Lastly, one has to ask, why I might carry these plants along with the aloes? Well, peperomias are a good starter plant for those not accustomed to succulents. Considering they are a foliage plant that produces very little leaf and flower litter and one can see growth in short order growing these guys is quite rewarding. I might add it is easy to take cuttings of a mature peperomia, and these guys do help cleanse the air inside one’s home. They also make a nice gift for that gardener for whom you’re stumped on what to get as a gift.

Ironically in contrast to last week’s early post this post is much shorter by a few pages simply because of the bad weather. It’s somewhat difficult to take good pictures in the field when the weather seems to be doing anything but being droughty. As you may know the Fayetteville Farmer’s Market occurs every Wednesday from 2:00 pm to 6:00 pm and on Saturdays from 9:00 am to 1:00 pm at the Fayetteville Transportation Museum. The museum is located at 325 Franklin Street in downtown Fayetteville and on the weekend parking enforcement takes the day off so there’s plenty of parking with no need to feed the meters. Without further delay here is this week’s plant list.

Southward Skies: A northern guide to southern Gardening
This is the second edition of my book, which was published using data compiled from several years of test garden operations. It’s written to aid gardeners of all skill levels in successful garden methods that are targeted for the south east but had proven to be a valued resource for gardens across the eastern coast. It’s certainly a good gift for that gardener you know or for yourself if you’d like to have a reliable field guide. The book costs $25.00 and we do take checks for this item, you can even have it signed.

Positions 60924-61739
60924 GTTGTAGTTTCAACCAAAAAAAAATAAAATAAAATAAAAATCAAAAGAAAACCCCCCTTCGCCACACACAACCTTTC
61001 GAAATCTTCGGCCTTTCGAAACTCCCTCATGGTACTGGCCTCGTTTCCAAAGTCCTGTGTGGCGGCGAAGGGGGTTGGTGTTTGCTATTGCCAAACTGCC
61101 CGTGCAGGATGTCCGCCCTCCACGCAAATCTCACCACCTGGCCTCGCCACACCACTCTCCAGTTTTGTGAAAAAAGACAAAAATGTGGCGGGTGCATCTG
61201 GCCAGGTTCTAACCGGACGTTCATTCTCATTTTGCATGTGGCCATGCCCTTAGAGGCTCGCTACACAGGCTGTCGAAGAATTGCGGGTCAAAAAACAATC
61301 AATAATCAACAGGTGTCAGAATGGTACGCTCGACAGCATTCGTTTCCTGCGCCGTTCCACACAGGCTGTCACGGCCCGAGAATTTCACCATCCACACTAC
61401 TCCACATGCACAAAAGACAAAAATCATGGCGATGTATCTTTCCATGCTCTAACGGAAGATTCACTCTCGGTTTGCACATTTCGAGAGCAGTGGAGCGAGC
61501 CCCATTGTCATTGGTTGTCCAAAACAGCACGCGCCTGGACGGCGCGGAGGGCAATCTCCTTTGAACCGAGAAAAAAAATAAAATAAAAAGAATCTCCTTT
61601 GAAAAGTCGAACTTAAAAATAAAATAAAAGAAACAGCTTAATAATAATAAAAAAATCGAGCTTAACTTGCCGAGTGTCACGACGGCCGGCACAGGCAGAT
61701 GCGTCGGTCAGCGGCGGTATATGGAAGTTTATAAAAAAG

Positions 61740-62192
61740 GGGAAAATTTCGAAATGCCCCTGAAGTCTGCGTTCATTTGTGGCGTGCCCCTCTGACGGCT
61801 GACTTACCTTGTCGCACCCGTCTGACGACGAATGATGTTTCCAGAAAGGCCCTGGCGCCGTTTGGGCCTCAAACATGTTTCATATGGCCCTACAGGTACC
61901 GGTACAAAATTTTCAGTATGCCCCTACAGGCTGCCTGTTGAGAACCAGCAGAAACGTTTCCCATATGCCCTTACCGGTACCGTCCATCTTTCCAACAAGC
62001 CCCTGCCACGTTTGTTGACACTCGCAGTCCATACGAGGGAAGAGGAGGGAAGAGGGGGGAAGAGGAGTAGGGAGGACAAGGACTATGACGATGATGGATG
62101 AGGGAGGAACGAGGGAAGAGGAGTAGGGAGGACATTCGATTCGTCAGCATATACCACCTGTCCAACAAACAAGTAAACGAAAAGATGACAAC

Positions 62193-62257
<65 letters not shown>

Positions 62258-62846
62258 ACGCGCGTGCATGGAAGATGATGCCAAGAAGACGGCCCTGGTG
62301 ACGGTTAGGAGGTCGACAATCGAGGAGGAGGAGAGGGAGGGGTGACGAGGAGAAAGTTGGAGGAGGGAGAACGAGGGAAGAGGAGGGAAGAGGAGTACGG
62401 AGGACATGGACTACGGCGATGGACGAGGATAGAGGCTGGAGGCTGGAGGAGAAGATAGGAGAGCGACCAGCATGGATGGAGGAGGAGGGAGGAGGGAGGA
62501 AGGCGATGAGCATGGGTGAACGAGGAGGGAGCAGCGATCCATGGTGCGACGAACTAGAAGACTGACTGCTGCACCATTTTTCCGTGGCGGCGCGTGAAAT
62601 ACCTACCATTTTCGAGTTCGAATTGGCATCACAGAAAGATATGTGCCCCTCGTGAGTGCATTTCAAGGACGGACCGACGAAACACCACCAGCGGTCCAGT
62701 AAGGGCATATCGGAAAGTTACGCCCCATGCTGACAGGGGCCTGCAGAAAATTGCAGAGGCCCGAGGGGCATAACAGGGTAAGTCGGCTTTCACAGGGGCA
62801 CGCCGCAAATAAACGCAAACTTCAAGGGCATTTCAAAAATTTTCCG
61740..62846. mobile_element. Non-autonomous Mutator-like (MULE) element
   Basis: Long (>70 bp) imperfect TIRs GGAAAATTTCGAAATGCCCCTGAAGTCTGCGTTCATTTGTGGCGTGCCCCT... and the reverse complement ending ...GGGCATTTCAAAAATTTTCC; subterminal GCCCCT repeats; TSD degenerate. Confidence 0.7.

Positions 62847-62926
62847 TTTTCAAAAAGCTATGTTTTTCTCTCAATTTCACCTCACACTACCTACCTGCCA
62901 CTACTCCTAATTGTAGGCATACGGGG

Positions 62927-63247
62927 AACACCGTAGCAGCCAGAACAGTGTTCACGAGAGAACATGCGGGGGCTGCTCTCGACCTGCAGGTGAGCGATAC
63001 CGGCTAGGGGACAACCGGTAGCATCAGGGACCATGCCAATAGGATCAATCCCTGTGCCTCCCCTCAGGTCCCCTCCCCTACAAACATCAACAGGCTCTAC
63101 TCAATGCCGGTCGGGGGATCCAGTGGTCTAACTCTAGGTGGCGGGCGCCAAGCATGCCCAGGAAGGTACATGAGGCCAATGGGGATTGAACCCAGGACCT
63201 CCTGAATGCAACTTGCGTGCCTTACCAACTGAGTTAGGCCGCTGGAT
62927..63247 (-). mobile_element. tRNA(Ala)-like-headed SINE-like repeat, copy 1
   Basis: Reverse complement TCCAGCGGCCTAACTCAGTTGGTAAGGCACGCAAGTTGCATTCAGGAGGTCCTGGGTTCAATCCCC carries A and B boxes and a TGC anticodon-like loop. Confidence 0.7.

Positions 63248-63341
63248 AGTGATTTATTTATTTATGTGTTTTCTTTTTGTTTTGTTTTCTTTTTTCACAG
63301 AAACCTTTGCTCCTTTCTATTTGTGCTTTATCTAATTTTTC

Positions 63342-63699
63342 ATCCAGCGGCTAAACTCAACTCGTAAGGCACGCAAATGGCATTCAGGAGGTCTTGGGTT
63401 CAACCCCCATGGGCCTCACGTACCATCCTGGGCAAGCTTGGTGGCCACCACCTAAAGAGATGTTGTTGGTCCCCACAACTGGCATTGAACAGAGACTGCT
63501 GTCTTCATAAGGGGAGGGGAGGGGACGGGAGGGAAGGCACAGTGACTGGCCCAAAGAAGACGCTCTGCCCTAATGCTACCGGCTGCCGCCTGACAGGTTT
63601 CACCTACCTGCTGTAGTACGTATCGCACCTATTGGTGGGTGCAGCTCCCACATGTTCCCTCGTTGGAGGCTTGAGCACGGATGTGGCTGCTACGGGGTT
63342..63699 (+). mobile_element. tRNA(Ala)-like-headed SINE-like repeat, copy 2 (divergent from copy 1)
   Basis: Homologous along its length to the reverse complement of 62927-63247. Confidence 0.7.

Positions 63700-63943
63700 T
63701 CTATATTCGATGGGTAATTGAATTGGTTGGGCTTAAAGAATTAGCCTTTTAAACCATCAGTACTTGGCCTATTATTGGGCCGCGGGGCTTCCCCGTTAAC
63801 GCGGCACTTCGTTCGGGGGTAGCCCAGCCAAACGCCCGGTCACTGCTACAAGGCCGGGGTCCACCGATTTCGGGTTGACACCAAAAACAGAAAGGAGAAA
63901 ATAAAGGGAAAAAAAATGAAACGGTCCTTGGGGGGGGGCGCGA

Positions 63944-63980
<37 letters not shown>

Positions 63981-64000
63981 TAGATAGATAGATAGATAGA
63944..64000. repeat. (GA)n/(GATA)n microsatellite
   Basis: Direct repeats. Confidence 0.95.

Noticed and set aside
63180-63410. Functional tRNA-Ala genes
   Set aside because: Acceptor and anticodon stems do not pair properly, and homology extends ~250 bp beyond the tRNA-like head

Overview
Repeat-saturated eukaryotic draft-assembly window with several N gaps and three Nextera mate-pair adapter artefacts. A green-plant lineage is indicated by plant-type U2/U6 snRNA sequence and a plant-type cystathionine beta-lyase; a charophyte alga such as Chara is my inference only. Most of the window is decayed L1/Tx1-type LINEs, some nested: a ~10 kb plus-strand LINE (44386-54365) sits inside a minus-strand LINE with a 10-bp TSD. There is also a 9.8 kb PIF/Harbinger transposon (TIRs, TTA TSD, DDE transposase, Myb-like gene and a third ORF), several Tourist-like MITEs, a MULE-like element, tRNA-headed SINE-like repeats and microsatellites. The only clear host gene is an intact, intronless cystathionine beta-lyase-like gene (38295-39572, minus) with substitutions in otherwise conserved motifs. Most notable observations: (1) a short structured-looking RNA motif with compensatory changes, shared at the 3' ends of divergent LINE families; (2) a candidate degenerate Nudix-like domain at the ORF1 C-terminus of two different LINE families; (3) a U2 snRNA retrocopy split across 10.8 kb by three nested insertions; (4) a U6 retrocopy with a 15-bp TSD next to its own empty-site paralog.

Fruiting Shrubs
1x Fig, Chicago Hardy, 6” pot ($12.00)
1x Pomegranate, Dwarf, 6” pot ($12.00)

4x Basil, Genovese, 3.5” pot ($3.00)
4x Artemesia, 3.5” pot ($3.00)
1x Fennel, Black, 7” pot ($5.00)
3x Rosemary, 3.5” pot ($3.00)
4x Toothache Plant 3.5” pot ($3.00)

4x Baloon Flower, White 3.5” pot ($3.00)
4x Nicotina, Flowering Tobacco, 3.5” pot ($3.00)
4x Rudbeckia, Irish Eyes, 3.5” pot ($3.00)
4x Rudbeckia, Golden, 3.5” pot ($3.00)

House Plants:
2x Peperomia hybrid, Huntington BHG - 3.5” pot ($3.00)
2x Peperomia obtusifolia varigata, Desert Privet, 3.5” pot ($5.00)
2x Peperomia orba, Teardrop Peperomia, 3.5” pot ($5.00)
2x Aloe dorotheae,  Sunset Aloe - 4.0" pot (6.00)
1x Aloe deltoideodantes, Checkerboard Aloe - 4.0" pot ($6.00)
2x Aloe glauca, Blue Aloe - 4.0" pot ($6.00)
2x Aloe hybrid, 'Blizzard' Aloe - 4.0" pot ($6.00)
2x Aloe nobilis ‘Gator’, 3.5” pot ($5.00)
2x Aloe vera ‘Blue’, Blue Medicinal Aloe - 3.5” pot ($5.00)
2x Aloe x Gasteria, 'Night Sky' Aloe - 6.0" pot ($6.00)
2x Aloe vera x Gasteria verrucosa, 'Radiance Aloe' 4.0" pot ($8.00)

Coming Soon:
Black Dragon Haworthia
Silver Ridge Aloe
Rotary Peperomia
Assorted Rare Aloes
Assorted House Plants

This brings to a close another Episode of LITFM, which makes for the third episode of August with two more before we hit the start of the cool season. Also soon we will be revealing the results of the smart pot versus conventional pot trial so stay tuned  and lets all hope for more stable weather.